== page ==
Air France and Germany's two largest airlines on Wednesday canceled more flights to Tel Aviv because of ongoing safety concerns amid the fighting between Israel and Hamas.
The US Federal Aviation Administration (FAA) issued a 24-hour prohibition on flights by US carriers to Israel Wednesday after a rocket fired from Gaza struck near Ben-Gurion International Airport, on the outskirts of Tel Aviv. Israeli air flight officials have said Israel could begin to divert flights to Ovda Airfield, situated in the resort town of Eilat at the southern tip of Israel.
Germany's Lufthansa and Air Berlin extended their cancelations through Thursday and Air France said it was suspending its flights "until further notice."
Polish state airline LOT also said Wednesday that it has suspended its flights to Israel from Warsaw until Monday because of concern for passengers' safety.
"This is caused by the tense situation in the region," LOT added in a statement. "The connection will be re-established as soon as possible and when we are sure that our operations are hundred percent safe."
The European Aviation Safety Agency late Tuesday said it "strongly recommends" that airlines refrain from operating flights to and from Tel Aviv. It said it would "monitor the situation and advise on any update as the situation develops."
EASA acted after the US Federal Aviation Administration prohibited American-based airlines from flying to the airport following a Hamas rocket explosion nearby. The FAA was expected to issue a new statement later Wednesday.
Lufthansa said its decision applies also to its subsidiaries Germanwings, Austrian Airlines, Swiss and Brussels Airlines. In all, 20 flights from Frankfurt, Berlin, Munich, Zurich, Vienna and Brussels were cancelled for Thursday.
The airline initially had suspended flights for 36 hours through the end of Wednesday. Those cancelations were extended because "at the current time there is no sufficiently reliable new information that would justify a resumption of air operations," Lufthansa said.
Air Berlin said it is working in close contact with authorities and is continuing to evaluate the situation regularly to determine whether further cancelations were necessary.
Among other European airlines, KLM, Alitalia and Scandinavian Airlines also canceled flights Tuesday and Wednesday, but did not immediately announce their plans for Thursday flights.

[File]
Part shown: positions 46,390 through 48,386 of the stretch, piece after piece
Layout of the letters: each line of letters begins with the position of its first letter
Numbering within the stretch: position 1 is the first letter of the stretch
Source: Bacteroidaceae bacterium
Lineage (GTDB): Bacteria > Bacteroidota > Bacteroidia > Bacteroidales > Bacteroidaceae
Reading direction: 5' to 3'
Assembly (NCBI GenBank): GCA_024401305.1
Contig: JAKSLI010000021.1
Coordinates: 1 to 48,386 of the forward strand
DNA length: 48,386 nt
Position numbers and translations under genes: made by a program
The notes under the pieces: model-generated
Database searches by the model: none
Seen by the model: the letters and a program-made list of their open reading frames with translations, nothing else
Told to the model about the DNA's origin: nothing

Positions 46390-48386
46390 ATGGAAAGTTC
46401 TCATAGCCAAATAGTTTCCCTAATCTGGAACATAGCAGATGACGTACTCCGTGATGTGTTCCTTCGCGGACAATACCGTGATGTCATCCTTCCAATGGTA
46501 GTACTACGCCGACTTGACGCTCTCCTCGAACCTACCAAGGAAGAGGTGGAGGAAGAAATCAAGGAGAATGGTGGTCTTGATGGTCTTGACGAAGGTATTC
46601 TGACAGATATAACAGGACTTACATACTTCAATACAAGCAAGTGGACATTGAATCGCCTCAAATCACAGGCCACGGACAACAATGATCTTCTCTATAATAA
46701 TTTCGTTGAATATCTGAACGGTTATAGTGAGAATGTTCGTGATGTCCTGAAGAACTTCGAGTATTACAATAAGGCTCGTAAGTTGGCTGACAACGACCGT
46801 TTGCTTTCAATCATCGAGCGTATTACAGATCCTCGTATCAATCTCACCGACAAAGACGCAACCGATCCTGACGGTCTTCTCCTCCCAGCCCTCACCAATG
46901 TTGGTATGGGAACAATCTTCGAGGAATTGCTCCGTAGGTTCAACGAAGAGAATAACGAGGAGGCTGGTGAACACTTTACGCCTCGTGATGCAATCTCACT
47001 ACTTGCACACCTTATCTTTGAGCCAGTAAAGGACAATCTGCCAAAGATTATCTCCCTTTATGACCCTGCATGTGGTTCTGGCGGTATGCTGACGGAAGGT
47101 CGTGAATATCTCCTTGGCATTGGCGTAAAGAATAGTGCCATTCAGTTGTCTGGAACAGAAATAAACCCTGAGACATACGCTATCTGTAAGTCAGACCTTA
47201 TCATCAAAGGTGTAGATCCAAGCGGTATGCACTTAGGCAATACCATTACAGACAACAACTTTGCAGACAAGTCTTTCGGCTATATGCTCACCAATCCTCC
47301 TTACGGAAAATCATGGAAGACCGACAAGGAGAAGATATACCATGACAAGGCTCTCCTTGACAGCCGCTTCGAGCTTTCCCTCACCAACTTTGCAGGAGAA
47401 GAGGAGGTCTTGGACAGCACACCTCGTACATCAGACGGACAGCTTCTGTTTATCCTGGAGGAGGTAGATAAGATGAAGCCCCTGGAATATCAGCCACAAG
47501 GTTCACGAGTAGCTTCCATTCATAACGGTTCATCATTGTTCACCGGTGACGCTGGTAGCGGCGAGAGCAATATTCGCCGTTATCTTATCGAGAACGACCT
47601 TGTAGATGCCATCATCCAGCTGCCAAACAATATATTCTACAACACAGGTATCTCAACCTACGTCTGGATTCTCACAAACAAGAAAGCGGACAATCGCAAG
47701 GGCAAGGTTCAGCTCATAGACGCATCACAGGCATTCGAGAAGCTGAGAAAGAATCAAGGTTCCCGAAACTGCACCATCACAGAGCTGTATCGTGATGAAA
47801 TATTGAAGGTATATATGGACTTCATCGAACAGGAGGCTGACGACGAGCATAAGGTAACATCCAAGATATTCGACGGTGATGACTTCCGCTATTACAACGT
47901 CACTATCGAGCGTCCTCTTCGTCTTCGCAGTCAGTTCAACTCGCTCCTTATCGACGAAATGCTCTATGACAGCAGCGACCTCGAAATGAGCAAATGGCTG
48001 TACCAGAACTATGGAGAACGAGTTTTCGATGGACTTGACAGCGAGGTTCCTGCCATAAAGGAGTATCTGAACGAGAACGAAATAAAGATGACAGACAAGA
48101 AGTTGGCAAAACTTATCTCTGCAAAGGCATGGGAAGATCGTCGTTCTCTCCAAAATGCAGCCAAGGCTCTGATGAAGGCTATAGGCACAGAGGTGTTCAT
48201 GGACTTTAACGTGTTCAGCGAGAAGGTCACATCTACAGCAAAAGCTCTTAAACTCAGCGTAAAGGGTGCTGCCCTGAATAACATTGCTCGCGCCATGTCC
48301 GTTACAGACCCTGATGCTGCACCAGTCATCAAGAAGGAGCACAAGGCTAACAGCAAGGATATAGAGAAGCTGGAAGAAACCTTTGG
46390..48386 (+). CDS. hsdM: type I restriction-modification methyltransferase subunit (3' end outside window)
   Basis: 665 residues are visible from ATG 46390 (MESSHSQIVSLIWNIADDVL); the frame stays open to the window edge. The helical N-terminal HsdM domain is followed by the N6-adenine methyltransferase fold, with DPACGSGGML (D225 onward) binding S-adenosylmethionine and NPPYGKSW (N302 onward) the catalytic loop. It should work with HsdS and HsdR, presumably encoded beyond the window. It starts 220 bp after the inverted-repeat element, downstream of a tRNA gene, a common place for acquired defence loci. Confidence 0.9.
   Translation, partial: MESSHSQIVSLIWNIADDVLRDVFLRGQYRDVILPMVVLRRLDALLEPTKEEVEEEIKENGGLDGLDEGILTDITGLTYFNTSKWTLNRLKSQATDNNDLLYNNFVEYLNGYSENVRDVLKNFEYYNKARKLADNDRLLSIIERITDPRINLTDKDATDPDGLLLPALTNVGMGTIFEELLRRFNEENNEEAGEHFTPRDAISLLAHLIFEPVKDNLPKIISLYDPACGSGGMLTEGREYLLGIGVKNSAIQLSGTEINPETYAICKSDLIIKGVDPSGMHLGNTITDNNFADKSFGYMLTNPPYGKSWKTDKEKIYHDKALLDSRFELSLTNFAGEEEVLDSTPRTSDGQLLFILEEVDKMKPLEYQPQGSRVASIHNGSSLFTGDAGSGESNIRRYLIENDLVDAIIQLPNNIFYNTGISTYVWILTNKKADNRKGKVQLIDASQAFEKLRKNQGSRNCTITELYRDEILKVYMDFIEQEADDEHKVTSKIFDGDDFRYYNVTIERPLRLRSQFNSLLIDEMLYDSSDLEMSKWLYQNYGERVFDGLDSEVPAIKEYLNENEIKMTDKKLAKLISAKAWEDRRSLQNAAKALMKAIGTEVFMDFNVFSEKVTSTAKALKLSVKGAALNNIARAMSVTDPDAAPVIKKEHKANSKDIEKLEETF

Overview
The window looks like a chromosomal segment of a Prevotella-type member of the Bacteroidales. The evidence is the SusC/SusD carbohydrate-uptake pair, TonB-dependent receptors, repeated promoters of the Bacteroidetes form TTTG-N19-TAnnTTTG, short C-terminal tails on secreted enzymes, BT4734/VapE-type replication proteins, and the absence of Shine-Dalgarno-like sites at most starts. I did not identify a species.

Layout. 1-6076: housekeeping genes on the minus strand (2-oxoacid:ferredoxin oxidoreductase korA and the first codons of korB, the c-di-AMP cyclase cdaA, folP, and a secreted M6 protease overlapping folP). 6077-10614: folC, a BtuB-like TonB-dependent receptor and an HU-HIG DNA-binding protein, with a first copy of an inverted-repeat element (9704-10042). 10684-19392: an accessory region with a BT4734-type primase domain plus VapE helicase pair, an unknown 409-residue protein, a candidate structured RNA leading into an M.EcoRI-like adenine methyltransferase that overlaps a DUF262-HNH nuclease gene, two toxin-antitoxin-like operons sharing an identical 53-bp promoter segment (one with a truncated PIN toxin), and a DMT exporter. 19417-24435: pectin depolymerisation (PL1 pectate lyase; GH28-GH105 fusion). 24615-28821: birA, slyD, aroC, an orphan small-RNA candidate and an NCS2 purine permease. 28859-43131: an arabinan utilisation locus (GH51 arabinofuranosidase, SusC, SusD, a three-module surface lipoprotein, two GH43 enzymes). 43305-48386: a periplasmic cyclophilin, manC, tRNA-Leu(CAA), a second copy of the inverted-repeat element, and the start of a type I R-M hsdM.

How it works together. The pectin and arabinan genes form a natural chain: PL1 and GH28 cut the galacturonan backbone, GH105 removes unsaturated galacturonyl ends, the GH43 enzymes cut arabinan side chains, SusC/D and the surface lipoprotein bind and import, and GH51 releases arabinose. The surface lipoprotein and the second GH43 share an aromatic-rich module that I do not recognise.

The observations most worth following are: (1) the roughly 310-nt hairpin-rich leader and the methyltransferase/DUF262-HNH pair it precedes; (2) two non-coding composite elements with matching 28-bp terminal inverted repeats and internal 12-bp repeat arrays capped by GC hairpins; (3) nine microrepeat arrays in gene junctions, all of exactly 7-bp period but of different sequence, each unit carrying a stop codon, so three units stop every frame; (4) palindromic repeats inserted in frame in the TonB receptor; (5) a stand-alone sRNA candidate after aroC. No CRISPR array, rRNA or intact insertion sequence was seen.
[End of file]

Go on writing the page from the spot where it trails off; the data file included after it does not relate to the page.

British Airways, however, said Wednesday it has not canceled any of its Tel Aviv flights and had no immediate plans to do so. The airline would not answer questions about how it had made its decision to keep flying while others were canceling, citing security reasons
Prime Minister Benjamin Netanyahu on Tuesday asked US Secretary of State John Kerry to help restore US commercial flights to Israel, an Israeli official said.
The Israel Airport Authority recommended opening the Ovda Airport in Eilat almost immediately after the announcement was made. Transport Minister Yisrael Katz agreed and said Tuesday that there was "no reason" for airlines cancel flights to Israel, and said Israel "will continue to maintain normal civic air traffic."
According to the IAA, out of the 55,000 passengers who were expected to pass through Israel's only major international airport, only 32,000 will actually land.
"Most of them are from Israeli carriers, but some foreign companies as well, the airport is still functioning," an IAA official told Ynet.
El Al has also added additional flights, but a large number of Israelis are still stranded en route to Israel after the flights were diverted, and are now grounded in cities from Berlin to Istanbul.
Former New York Mayor Michael Bloomberg is also urging the Federal Aviation Administration to "reverse course" and permit US airlines to fly to Israel.
Bloomberg said he is flying on El Al to Tel Aviv on Tuesday night to "show solidarity with the Israeli people and to demonstrate that it is safe to fly in and out of Israel."
In a statement, he says: "The US flight restrictions are a mistake that hands Hamas an underserved victory and should be lifted immediately."
An Israeli official said that Netanyahu, speaking to Kerry while the US diplomat was in Egypt trying to broker a Gaza truce, "asked him to work for the resumption of flights by American carriers to Israel."
Confirming the conversation, State Department spokeswoman Jen Psaki said the FAA notice was motivated exclusively by security concerns and was being continually reviewed.
Asked whether Netanyahu had asked the FAA to rescind the order, a senior Obama administration official said he was not aware of the request, but added: "We're not going to overrule the FAA, period."
"If the FAA says this crosses our tripwires, we're not going to say 'Don't warn civil aviation.' We understand Israeli concerns. They don't want to have a shutdown of air traffic into Ben Gurion. We can look at this every 24 hours, but (when) a rocket lands a mile from that airport, that kind of trips their wire."
The Associated Press, Gilad Morag and Adar Bendek contributed to this report.